Via Bruce Sterling
Kashmir Hill and Surya Mattu, at the Verge, conducted an experiment in smart home living. Kashmir tricked out her house in smart home devices, from coffee makers to beds, and Surya monitored the data being sent from the house through the internet to see what could be tracked.
Their article does a good job of bringing her experience to life; through observations and data: The House That Spied on Me.
I like to imagine that I’m going to keep my house simple and dumb for as long as possible. I don’t like creating that much data about what we do. But there will come a point where connection is a necessity for basic living. Insurance companies will expect to know about your habits. The government needs to know about your power consumption. Communicating with anyone requires a device that knows where you are.
I don’t mean to paint myself as paranoid or a luddite, but we are moving so quickly and so clumsily into this frustrating new world that it feels like no one is considering the implications of it all.
Friends and family are subjected to surveillance:
Getting a smart home means that everyone who lives or comes inside it is part of your personal panopticon.
Your behaviour changes as you’re constantly aware of being observed:
All of the anxiety you currently feel about being tracked online is going to move into your living room.
And for all of the tasks that are automated, there comes a new layer of tasks involved with maintaining the automators:
I thought the house would take care of me but instead, everything in it now had the power to ask me to do things.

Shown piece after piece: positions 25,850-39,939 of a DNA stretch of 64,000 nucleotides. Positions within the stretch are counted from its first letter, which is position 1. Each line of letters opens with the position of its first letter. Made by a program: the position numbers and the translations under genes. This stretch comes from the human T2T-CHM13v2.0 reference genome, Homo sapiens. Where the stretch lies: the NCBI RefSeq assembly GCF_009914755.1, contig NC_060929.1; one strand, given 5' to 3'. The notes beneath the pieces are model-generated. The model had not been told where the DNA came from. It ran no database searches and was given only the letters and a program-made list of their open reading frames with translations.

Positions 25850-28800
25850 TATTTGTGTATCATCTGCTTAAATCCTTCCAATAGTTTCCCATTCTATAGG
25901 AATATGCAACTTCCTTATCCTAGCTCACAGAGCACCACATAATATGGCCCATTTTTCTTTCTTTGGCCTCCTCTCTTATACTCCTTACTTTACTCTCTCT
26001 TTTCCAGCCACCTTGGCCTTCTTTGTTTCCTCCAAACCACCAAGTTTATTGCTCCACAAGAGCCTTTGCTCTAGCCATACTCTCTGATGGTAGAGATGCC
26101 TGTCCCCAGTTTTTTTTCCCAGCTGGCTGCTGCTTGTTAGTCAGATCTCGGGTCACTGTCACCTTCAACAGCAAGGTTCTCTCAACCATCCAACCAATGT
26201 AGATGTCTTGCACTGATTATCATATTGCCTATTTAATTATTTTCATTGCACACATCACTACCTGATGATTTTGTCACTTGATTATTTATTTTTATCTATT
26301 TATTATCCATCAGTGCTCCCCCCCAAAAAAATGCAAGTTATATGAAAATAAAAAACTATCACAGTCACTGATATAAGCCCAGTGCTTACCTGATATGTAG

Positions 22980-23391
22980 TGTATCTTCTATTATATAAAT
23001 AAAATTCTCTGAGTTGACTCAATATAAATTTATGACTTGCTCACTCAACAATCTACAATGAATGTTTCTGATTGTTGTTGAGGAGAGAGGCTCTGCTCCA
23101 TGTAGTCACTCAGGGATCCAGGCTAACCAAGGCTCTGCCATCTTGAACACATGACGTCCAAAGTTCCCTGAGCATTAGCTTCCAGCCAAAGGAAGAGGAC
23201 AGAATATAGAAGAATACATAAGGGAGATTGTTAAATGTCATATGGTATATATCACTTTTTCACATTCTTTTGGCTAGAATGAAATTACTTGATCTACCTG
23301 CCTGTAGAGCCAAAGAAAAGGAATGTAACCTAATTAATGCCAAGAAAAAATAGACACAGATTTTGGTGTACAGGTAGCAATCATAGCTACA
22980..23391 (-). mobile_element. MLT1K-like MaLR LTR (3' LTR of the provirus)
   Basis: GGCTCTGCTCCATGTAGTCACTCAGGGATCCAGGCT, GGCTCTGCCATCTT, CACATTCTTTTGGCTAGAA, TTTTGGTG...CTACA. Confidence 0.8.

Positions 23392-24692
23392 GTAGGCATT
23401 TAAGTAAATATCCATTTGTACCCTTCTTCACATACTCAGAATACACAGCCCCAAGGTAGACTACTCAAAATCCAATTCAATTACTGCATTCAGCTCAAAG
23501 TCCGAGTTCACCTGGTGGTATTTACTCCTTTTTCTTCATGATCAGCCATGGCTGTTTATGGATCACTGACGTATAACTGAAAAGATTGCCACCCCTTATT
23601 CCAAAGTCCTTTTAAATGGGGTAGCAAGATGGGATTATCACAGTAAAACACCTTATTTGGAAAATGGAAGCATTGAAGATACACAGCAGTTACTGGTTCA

At some point, the business world, or the government, or someone needs to start thinking about whether or not this is good for people. Or at least, whether or not it’s possible for people who use this stuff to even comprehend what they are trading in return for a coffee maker that can connect to Alexa.
iA Writer has been writing on their blog again, and it’s really good. It’s hitting on a lot of topics that I’ve been thinking about recently. Like this bit about algorithms being unable to serve up anything of real worth:
Relevant things are not pushed at us. They are not new or breaking and easily forgotten. Meaningful insights are found, and they are remembered. They can be years old but they’re never yesterday’s new, they are why-didn’t-I-know-that-already kind of insights. And they are worth re-reading. Things pushed in our stream through an algorithm tailored to our weakness are the digital equivalent of the calls that try to lure you in when you walking down a street in Bangkok. Want a Medium Massage?
Pretty insightful for an app developer. I’ve been trying to spend less time in algorithmic feeds and more time with RSS or writing here. It just feels better. And I also feel like I’m learning again.
Source: Take the Power Back – iA
Windows of San Francisco is a project that captures the sites and sounds of looking out of 100 different windows in San Francisco.
It reminds me of the old internet, full of odd little projects and experiments. Things that you’d find on Russell’s blog way back before the Internet turned into algorithms and outrage.